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    In Washington it takes 10 years of usage to claim Adverse Possession. We have been researching it for ourselves (to protect a strip of our property). There are quite a few hoops for him to jump through to do it, but yes, it is very "do-able" here. I have been told that a letter can be written to the person giving them "permission" to use the property and that it should cover you from adverse possession, but it has to be worded just right, and the proper steps (which we are in the process of finding out what those are) have to be taken. But, apparently, once those steps are taken the document ("letter") can be recorded in the Recorder's Office and it would make it very nearly impossible to claim adverse possession
  6. #6
    Selchie is offline Junior Member
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    Sorry to be so uninformed... but this is where it gets confusing for me. If I were to write him a letter and give him permission to use this land, then how could I ever be able to move the fence to the surveyed line?

    This guy is really mean and I want the least amount of contact with him. I already have a harrassment and restraint order against him to stay away from me... involving other issues. He is well known by our police dept. I just want to get the fence on the legal line if at all possible. I understand that if I give him permission to "borrow" my land then he can never claim it, but how do I move the fence then?
  7. #7
    STMN is offline Member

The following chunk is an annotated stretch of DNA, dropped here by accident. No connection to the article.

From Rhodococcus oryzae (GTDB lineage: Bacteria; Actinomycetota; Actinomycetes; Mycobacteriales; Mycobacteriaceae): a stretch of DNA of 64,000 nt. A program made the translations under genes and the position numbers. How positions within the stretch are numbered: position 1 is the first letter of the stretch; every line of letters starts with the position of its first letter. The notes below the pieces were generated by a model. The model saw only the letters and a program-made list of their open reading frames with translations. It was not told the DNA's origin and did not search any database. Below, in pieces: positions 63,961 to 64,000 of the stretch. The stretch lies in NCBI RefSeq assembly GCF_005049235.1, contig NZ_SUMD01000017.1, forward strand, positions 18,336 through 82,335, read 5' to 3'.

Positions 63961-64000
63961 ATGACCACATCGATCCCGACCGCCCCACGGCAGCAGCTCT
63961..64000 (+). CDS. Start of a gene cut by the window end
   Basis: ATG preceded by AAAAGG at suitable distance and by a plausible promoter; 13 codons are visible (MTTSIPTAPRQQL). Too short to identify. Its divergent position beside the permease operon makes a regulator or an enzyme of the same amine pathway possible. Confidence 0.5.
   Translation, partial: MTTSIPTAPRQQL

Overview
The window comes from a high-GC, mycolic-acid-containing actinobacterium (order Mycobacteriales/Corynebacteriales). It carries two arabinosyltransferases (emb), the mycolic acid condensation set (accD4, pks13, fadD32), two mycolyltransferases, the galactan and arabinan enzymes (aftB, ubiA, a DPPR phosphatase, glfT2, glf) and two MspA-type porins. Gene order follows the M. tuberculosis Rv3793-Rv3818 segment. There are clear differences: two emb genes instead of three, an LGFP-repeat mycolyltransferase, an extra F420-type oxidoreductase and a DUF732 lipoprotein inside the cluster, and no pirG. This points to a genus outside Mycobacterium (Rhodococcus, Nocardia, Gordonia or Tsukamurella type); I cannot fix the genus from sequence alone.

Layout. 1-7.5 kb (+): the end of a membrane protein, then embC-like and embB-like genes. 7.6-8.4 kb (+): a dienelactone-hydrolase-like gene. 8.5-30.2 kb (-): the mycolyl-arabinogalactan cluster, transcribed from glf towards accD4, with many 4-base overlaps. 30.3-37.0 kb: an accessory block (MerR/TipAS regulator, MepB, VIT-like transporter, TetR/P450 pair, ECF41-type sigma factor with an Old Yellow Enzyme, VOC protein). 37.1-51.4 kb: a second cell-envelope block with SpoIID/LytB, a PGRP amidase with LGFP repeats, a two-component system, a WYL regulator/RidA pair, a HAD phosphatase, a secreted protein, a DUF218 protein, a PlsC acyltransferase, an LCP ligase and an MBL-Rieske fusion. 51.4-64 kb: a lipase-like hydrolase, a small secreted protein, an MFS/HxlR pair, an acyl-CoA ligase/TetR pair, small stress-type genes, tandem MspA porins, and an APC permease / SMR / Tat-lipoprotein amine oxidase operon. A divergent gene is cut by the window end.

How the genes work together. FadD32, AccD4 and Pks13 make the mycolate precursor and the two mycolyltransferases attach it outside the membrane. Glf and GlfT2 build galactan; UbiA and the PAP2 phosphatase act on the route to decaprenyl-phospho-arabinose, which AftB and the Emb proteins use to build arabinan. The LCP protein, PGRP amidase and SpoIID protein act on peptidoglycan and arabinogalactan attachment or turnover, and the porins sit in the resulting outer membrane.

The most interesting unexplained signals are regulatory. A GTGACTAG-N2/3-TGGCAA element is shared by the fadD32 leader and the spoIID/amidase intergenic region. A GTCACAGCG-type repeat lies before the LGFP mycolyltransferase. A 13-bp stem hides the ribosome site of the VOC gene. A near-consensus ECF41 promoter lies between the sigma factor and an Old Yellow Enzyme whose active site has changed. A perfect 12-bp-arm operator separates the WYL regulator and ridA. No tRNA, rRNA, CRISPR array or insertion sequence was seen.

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    I have no idea, sorry. I have the same question. But, like I said, I am in the process of researching this. Do you have access to the Seattle Times? There might be a letter in the Homes section this Sunday addressing this issue.

    One thing that I do know is that there is a free mediation service offered by King County to be able to sit down and work out the problem with your neighbor. But, your neighbor sounds like ours, and this would not be an option for us.
  8. #8
    Selchie is offline Junior Member
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    Not an option for me either.

    Thank you for your info. I'm trying to learn before I jump straight into this too. I like the idea of sueing him for trespass, but I'd like to know that I have a pretty good chance of winning first before I spend my money. I think the survey information and anything recorded that I can find and then a good real estate lawyer will be my plan of attack. This neighbor has more money that he knows what to do with and I know that once the battle begins he will have more money to give to lawyers than I could ever wish for. That is one reason I want to be very prepared first.

    I also read on another post about getting him to prove his burden of proof... not me. I like that alot too. Kinda puts me in the right and he has the burden then.... very good point. I thought about just moving the fence and then seeing what happens. He would have to prove me wrong.

    I will definitely pick up a Seattle Times this weekend.

    I live in Port Townsend, WA Jefferson County.
  9. #9
    STMN is offline Member
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    Good luck. I hope that it all works out for you, without too much hassle. I wonder if he could be ordered to pay your fees if he loses.
  10. #10
    Selchie is offline Junior Member
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    THAT would be a Blessing

    Thank you... Good Luck to you too.
  11. #11
    STMN is offline Member
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    Thanks. Our neighbor has made it his mission in life to hassle us as much as possible. I think it is his hobby**************...
  12. #12
    Selchie is offline Junior Member
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    If anyone has any ideas about me just moving the fence... after I have a good survey in hand and new property stakes in place... please let me know.

    I'm still considering what is best first move here... other than the suvery and a lawyer.

    I don't want him to move the fence because he will try on purpose to do a lousy job of it and my animals will get loose. Beside that I paid ALL the material cost of the fence.